Small positive boosts got me into this game. So, all the people who encouraged me only have themselves to blame.

EN:  How did you become a pilot?

EC: I liked building model airplanes as a kid. I watched Baa Baa Black Sheep on the TV starring Robert Conrad. My dad took me to Oshkosh to see the airshow when I was young. I still remember the P-38 Lightning that flew overhead. I was good at math in high school, so I thought building airplanes would be fun. I looked around for schools where I could get an Aeronautical Engineering degree. I ended up at the US Air Force Academy. While there, at the end of the Reagan era, I learned they needed pilots so much, they waived the need for perfect eyes. This allowed me to go to Undergraduate Pilot Training (UPT) after I graduated in 1989. I got my pilot wings in the US Air Force in 1990. So I flew airplanes instead of building them. A year or two earlier or later, and my eyes would’ve prevented me from going to UPT. Life turns on small events.

EN: Your first two books are Down In It and Outside Duluth. They are quite short but capture your third interest. Care to elaborate how the outdoors became a passion of yours?

EC: My parents raised my sister and I to lead active lives outdoors. It’s probably the greatest gift they gave me, other than a stable home. My dad worked for the US Forest Service and my mom was a dietician. It was a nice way to grow up living with people trained in the outdoors and how to lead a healthy life. I ran and cross-country skied with my family. I skied as soon as I could walk where I was born in northern New Hampshire. My dad and I hiked all 48 “Four Thousand Footers” in the White Mountains of New Hampshire. We backpacked and camped outside. I hunted for ruffed grouse and deer with my dad. I raced the mile in track in the spring, cross-country running in the fall, and cross-country skiing in the winter. I was the NH state high school champion in cross-country skiing in 1985 and helped my team win the state championship that year also.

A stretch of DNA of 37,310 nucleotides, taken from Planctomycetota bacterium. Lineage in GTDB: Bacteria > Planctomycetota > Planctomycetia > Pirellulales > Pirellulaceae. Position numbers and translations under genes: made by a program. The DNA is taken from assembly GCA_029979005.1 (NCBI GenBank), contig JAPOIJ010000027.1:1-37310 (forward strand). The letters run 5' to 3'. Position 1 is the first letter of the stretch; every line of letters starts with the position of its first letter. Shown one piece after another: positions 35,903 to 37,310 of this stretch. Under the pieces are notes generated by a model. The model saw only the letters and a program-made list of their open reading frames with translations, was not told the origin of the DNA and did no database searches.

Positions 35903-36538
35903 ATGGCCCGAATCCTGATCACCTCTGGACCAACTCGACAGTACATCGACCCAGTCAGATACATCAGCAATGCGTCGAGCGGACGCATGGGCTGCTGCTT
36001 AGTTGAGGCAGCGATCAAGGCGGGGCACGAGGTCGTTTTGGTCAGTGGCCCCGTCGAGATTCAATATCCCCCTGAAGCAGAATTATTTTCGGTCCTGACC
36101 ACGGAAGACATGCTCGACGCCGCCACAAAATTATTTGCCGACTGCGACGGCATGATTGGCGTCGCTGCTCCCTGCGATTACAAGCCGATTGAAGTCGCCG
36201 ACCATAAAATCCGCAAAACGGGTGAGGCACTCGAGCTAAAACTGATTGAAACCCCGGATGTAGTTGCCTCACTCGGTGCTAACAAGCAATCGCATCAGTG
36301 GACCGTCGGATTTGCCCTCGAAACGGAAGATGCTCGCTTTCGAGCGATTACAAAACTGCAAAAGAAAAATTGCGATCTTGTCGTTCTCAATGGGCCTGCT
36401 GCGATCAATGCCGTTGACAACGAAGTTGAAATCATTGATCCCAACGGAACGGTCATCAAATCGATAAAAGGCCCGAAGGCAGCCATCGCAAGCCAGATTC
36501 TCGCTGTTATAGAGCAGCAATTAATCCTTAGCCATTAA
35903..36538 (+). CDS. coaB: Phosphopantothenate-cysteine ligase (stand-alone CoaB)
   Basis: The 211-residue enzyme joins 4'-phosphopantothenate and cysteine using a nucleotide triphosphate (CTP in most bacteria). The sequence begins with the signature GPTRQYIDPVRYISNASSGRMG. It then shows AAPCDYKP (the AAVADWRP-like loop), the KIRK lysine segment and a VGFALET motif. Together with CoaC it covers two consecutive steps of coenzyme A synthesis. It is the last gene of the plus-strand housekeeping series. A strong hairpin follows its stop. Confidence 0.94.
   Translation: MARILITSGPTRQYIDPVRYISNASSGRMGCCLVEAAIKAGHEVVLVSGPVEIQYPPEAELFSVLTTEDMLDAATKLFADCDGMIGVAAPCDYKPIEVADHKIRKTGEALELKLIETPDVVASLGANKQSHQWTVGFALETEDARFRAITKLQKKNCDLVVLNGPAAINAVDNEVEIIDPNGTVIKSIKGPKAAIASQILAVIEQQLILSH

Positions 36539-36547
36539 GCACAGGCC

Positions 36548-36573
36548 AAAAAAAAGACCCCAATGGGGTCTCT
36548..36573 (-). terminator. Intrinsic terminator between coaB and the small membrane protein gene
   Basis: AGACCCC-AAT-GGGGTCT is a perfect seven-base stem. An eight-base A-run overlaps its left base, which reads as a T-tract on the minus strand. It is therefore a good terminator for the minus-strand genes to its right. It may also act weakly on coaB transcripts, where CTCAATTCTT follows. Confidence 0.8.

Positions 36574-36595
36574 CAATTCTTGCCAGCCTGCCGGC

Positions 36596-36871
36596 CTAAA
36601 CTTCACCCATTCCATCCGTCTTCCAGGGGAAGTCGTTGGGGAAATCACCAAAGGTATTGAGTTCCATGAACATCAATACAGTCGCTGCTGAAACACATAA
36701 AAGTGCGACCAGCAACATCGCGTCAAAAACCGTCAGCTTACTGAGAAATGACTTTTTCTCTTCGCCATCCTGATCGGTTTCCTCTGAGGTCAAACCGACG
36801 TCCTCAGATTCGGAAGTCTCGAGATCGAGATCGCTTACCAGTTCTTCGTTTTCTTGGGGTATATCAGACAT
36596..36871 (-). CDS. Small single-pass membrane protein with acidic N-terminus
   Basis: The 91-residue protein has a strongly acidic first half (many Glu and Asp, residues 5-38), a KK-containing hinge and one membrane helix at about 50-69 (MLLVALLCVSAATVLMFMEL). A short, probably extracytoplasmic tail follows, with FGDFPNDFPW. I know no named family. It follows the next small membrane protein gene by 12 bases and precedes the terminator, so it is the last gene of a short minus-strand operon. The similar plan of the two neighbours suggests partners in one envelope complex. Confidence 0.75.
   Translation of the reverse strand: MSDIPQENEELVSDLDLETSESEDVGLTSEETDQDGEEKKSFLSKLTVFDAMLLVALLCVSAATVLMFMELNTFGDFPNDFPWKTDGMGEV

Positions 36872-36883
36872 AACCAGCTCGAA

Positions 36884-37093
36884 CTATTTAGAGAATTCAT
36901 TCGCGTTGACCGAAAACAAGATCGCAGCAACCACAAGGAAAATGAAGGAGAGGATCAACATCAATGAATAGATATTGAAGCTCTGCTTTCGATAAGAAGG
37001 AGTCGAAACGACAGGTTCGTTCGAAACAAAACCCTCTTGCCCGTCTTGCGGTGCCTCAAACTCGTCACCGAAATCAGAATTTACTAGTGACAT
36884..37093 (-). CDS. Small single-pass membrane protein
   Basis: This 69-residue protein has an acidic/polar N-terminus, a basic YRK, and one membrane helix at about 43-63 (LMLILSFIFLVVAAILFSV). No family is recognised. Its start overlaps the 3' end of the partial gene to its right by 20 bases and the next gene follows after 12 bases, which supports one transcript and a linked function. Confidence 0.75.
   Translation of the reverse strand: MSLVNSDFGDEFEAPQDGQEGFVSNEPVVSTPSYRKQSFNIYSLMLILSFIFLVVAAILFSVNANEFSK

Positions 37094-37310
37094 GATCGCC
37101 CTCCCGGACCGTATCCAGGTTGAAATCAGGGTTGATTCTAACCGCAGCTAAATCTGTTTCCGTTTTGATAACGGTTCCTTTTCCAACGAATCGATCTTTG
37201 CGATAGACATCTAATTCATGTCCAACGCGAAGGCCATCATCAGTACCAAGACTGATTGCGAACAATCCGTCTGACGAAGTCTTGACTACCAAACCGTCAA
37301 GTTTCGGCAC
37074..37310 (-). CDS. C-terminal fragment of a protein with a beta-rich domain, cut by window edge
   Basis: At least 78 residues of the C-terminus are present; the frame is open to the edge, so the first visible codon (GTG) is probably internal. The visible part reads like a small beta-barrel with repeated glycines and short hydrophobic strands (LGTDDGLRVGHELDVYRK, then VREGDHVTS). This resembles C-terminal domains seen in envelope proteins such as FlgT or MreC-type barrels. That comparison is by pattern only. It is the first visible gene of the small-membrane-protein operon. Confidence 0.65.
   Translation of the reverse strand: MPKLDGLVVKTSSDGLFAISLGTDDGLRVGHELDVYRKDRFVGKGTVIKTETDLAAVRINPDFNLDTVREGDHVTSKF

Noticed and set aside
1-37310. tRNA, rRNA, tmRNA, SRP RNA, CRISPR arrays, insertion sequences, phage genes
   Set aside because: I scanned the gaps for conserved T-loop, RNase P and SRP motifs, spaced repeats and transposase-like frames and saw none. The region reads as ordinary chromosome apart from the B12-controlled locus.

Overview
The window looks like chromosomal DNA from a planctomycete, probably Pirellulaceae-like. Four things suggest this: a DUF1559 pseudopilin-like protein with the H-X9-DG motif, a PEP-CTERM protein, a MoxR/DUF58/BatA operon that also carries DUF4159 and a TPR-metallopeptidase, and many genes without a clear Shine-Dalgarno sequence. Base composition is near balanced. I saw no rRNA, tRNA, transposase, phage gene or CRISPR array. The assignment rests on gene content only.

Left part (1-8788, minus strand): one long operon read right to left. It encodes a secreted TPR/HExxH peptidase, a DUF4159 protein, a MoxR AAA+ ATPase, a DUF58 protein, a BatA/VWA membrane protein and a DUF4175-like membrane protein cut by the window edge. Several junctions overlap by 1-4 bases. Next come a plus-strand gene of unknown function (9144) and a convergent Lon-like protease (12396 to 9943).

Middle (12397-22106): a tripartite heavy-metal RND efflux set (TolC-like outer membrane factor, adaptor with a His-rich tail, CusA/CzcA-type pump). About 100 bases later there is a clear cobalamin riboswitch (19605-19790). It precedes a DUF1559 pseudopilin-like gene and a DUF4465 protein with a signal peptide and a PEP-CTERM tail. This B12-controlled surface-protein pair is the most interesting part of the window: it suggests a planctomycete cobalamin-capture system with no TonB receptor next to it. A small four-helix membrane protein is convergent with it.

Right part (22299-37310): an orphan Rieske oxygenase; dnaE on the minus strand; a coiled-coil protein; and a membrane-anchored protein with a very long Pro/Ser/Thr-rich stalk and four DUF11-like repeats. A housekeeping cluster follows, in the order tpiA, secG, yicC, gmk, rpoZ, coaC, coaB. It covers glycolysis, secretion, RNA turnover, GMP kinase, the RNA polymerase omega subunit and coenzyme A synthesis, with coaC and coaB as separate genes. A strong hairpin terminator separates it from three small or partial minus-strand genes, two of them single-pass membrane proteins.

My dad’s job in the Forest Service took us all around the country to small towns with ready access to the outdoors. I lived in six different places before I was 18: three places in NH, one in MN, and two in MI. I was just up the road in Two Harbors for a couple years in the 70’s during that Minnesota stretch. I got to see a lot of the outside world growing up. Endurance sports also helped me explore the world between my ears.

Now, as I age, I return to the same activities like a salmon to the river where it emerged. I find great comfort continuing to do the things outside I learned to do as a kid: hike, run, ski, and bike. I do the Birkie and Grandma’s Marathon most years. Almost because I have to, like a compulsion. Kind of like writing.

* * * *
In addition to being a member of Lake Superior Writers, Eric also an active member of the Outdoors Writers Association of America and the Military Writers Guild. He is slated to be the featured speaker this week at Beaners' Spoken Word Open Mic from 7 - 9 p.m. Thursday, January 19.